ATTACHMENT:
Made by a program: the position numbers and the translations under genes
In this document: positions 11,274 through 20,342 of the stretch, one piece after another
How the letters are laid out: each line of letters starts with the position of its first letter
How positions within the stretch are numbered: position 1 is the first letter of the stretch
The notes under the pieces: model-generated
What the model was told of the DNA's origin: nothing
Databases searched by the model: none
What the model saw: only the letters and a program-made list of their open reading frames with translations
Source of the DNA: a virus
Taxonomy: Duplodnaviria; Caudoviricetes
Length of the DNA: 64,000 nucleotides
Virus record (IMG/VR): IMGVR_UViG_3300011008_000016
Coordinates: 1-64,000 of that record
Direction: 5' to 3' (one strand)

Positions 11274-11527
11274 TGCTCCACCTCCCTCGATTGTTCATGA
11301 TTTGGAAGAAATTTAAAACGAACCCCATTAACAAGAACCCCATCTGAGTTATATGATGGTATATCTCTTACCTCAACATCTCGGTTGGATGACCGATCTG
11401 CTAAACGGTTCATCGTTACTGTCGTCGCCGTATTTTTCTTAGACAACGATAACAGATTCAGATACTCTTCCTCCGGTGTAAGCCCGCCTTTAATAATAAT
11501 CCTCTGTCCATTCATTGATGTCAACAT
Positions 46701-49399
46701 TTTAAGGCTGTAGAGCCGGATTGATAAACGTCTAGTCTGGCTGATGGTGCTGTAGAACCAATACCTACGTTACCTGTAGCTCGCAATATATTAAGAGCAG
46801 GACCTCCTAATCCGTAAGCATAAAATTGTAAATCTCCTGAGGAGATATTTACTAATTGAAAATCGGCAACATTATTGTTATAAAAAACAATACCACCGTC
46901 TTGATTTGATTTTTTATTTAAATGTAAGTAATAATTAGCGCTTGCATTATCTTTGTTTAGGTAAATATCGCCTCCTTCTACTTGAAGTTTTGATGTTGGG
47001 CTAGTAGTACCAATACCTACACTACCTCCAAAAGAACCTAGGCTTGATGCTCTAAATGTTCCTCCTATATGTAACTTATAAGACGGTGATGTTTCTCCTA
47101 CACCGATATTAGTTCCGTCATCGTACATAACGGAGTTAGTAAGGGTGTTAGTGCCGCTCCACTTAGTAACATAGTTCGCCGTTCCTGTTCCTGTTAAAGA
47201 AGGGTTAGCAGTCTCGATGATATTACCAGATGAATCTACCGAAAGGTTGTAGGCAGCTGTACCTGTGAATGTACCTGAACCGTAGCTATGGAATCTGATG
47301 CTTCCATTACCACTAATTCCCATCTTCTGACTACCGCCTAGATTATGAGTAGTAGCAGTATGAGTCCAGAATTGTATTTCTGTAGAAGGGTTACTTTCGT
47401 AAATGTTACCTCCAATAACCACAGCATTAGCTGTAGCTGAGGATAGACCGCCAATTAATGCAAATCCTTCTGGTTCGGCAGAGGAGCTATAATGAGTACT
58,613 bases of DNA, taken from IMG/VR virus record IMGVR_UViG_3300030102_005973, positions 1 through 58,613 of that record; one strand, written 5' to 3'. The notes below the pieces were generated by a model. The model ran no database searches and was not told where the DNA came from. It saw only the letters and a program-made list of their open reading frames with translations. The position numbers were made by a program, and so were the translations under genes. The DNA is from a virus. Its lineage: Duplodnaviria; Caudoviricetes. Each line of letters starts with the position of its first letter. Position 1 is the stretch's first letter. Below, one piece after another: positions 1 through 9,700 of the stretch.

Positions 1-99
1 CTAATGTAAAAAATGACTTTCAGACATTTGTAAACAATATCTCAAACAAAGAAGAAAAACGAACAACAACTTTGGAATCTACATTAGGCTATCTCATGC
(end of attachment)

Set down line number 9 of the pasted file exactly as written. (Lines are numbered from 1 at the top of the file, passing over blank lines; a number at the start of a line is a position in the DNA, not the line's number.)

Source of the DNA: a virus